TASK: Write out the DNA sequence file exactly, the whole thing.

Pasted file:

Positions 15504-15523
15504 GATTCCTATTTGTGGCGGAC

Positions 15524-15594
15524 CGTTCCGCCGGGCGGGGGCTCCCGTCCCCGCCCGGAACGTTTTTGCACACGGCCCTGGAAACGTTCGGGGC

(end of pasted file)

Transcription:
Positions 15504-15523
15504 GATTCCTATTTGTGGCGGAC

Positions 15524-15594
15524 CGTTCCGCCGGGCGGGGGCTCCCGTCCCCGCCCGGAACGTTTTTGCACACGGCCCTGGAAACGTTCGGGGC